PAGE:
France’s new education minister sparks surprise and controversy

During his swearing in, the new Minister of Education, Pap Ndiaye, paid tribute to the country’s teachers, evoking Samuel Paty, killed by an Islamist extremist in 2020.

Ndiaye has described himself as a symbol of meritocracy and diversity. Rather than feeling proud, he said, he took on his new job with a sense of duty and responsibility.

Ndiaye, 57, is a longtime college professor and expert on the history of minorities and rights movements in France and the United States. Last year, he was appointed head of the French National Museum of the History of Immigration.

“It was unexpected, obviously, but it was very good news.”

Louis-Georges Tin is a black rights activist and former head of the Representative Council of Black Associations, or CRAN. He greets the new Minister of Education.

“He’s a brilliant person,” Tin said. “He is respected in the academy. He has done a lot of things in the fight against racism in the country as well.

While Tin is not alone in praising Ndiaye’s appointment, some right-wing politicians criticize her.

Far-right leader Marine Le Pen, who came second in last month’s presidential election, described Ndiaye’s appointment as an alarming signal for the future. She called him an advocate of so-called “racism” and revivalism, which critics see as a left-wing protest ideology. Other critics describe Ndiaye as anti-police.

Interviewed on French radio, Ndiaye’s sister, award-winning author Marie Ndiaye, said she was not surprised by the criticism, but called it absurd and stupid.

Some observers say the controversy over Ndiaye’s nomination reflects simmering discrimination in France, as the 2020 death of African American George Floyd in police custody in the United States sparked similar protests for children’s rights. Blacks here.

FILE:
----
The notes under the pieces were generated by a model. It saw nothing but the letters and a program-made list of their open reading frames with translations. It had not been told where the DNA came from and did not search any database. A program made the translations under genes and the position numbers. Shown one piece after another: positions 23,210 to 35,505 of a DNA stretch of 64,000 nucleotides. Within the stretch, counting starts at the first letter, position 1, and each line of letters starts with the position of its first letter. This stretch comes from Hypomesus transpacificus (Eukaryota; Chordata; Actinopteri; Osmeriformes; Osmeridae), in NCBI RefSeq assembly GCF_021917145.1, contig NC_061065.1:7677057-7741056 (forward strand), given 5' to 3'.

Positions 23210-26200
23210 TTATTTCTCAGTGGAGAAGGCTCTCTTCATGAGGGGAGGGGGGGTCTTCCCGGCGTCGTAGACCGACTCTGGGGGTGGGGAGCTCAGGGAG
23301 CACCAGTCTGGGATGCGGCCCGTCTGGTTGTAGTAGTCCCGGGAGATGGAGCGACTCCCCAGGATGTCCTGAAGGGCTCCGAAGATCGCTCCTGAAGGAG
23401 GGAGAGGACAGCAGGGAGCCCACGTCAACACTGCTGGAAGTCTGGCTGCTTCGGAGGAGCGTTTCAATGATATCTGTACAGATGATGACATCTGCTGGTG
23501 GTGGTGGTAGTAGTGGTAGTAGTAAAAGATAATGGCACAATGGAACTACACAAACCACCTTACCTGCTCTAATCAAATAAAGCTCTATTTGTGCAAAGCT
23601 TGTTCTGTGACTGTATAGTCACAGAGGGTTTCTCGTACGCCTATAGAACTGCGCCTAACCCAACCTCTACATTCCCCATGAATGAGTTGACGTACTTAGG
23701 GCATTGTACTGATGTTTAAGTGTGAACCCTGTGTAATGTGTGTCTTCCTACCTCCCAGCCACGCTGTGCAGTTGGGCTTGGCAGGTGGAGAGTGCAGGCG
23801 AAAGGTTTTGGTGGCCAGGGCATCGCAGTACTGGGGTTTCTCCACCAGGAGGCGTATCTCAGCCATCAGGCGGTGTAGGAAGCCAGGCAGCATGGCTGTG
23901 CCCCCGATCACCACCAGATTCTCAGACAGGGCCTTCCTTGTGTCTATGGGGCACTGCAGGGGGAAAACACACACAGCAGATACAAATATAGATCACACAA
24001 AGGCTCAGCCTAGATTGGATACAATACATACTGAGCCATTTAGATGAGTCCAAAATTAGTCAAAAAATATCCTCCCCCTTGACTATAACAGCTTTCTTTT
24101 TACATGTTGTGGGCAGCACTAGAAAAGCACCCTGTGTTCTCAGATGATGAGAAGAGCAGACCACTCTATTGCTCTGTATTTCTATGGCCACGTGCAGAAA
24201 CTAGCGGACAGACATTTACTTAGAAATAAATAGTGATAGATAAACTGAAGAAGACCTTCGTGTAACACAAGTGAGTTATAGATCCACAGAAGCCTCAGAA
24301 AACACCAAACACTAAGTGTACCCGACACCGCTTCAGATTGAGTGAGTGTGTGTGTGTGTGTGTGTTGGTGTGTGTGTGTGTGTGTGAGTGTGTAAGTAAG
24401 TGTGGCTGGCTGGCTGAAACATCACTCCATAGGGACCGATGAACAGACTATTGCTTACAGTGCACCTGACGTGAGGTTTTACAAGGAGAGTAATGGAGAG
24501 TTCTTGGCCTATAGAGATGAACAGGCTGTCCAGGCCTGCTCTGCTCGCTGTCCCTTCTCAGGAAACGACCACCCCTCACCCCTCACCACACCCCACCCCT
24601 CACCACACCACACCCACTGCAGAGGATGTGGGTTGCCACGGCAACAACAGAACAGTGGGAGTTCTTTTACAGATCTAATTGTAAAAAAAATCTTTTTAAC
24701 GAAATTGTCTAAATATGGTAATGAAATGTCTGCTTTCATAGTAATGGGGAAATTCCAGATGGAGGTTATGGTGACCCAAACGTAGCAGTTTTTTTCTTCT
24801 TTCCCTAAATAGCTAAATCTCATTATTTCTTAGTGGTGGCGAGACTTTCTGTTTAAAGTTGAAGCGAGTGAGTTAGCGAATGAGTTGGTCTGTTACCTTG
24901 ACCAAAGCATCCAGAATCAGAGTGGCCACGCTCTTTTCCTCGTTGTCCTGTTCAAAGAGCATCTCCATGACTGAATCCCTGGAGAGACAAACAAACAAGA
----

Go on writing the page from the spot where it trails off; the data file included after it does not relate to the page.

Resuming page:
In interviews over the years, Pap Ndiaye said France was reluctant to fully examine its history of colonialism and slavery. He praised the French police, but also said police brutality should be discussed.

Activist Louis-Georges Tin said much more needed to be done to teach French students about discrimination. Tin said he feared Ndiaye’s efforts to change things during his tenure could lead to backsliding.

“Having a black minister in France is nothing new,” Tin said. “And having racist attacks isn’t new either. It’s always the same story…that’s why we’re in a situation of state racism, systemic racism. People don’t want black ministers in this country.

Ndiaye is certainly different from his predecessor, Jean-Michel Blanquer, who criticized both the “Black Lives Matter” movement and the so-called woke culture. Education unions, which opposed Blanquer, reacted positively to the country’s new education chief.

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